* Deputy PM for Energy says must secure northern pipeline
* Exports averaged 2.39 mln bpd in March
* 2014 target is 3.4 mln bpd (Adds quotes, detail, context)
By Ahmed Rasheed
BAGHDAD, April 26 (Reuters) - Iraq has exported an average of 2.5 million barrels per day (bpd) of oil so far in April, more than in March, but still well short of its 2014 target, due in part to repeated sabotage of a northern pipeline.
Deputy Prime Minister for Energy Hussain al-Shahristani said on Saturday exports could have reached 3.2 million bpd without the damage, and if Iraq’s autonomous Kurdish region had pumped its share of oil.
Iraq set an export target of 3.4 million bpd for 2014, including 400,000 bpd from Kurdistan, which has not exported any oil via state infrastructure for more than one year, due to a row with Baghdad over resource rights and revenue sharing.
Exports hit a record high of 2.8 million bpd in February, but fell back to 2.39 million bpd in March after insurgents blew up a northern pipeline running from the Kirkuk oilfields to a port in Turkey.
“The halting of Kirkuk exports is an obstacle that prevents us from increasing our exports,” Shahristani said at an energy conference in Baghdad. “It should be a priority for our security forces to secure the pipelines”.
Shahristani said the damaged pipeline, which runs to Ceyhan in Turkey, could be fixed in a matter of days, but there was no point in doing so unless security forces could protect it from further attacks.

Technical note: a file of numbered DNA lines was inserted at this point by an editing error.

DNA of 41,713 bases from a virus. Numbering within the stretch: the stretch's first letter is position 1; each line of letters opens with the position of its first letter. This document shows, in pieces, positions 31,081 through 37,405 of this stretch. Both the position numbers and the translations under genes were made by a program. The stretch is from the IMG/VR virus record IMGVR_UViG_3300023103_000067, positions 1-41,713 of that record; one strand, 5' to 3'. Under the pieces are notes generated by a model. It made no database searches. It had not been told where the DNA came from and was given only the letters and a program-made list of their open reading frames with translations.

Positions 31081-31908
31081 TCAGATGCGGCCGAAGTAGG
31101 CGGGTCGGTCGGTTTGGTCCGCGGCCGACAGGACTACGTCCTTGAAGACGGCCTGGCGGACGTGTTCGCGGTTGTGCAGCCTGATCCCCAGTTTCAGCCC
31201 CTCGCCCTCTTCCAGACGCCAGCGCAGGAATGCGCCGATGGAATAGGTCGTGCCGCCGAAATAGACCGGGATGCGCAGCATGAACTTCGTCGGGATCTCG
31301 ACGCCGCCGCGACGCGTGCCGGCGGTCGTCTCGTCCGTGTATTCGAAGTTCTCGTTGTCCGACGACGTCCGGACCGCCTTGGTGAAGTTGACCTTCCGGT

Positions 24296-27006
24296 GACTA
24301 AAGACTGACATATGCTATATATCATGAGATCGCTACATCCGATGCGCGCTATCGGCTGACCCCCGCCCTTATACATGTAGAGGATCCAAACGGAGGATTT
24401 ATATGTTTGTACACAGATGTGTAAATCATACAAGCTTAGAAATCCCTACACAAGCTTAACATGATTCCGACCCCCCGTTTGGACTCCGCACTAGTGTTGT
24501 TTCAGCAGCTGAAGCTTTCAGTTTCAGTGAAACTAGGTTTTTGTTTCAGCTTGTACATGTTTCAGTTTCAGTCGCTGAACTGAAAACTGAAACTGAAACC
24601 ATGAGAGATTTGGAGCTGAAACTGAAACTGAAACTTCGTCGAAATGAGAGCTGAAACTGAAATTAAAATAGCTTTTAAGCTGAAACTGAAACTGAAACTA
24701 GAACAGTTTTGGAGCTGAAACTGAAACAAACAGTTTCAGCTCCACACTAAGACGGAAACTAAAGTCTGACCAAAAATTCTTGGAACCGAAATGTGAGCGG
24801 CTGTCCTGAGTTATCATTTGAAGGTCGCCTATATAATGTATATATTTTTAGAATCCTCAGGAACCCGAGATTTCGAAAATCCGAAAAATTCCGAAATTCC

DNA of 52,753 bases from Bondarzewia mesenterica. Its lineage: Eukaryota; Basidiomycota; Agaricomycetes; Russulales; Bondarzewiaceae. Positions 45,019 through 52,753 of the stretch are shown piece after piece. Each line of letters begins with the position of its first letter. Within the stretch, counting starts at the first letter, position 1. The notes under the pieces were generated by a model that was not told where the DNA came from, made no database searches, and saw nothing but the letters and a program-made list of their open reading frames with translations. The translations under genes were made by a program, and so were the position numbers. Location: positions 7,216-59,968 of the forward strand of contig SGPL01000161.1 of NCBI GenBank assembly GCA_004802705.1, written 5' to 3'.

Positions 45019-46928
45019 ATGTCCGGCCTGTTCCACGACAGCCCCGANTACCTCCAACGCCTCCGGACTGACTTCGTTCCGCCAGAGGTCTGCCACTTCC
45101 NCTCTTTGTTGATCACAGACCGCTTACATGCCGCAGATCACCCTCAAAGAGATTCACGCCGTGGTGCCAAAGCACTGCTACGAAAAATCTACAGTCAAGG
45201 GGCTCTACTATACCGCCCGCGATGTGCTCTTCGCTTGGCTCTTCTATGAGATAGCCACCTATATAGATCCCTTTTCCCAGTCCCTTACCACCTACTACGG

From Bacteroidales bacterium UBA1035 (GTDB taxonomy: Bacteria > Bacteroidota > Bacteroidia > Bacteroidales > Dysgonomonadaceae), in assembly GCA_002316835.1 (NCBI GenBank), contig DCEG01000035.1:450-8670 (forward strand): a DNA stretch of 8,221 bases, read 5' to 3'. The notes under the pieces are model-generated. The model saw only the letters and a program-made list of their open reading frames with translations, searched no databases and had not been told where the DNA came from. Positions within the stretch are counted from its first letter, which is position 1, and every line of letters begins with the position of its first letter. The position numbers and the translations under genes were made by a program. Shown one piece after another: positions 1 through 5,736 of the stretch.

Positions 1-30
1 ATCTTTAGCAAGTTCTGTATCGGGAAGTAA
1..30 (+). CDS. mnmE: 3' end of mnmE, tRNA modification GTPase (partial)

The Iraqi army has been bogged down in fighting in the western province of Anbar since early this year, when Sunni tribal and insurgent groups including the Islamic State in Iraq and the Levant (ISIL) overran two cities.
“I realise that our forces are facing attacks in the western part of the country and along the borders with Syria ... but it’s also urgent to boost production and exports to provide required revenues to build the country and purchase arms for the security forces,” Shahristani said.
Shahristani said oil exports averaged 2.4 million bpd in the first quarter of 2014, with the bulk produced in the country’s relatively peaceful south and shipped abroad from there.
Asked about negotiations with the Kurds over oil, Shahristani said they were as yet inconclusive, reiterating Baghdad’s position that all the crude in Iraq should be marketed centrally. (Writing by Isabel Coles; Editing by Erica Billingham and Mark Potter)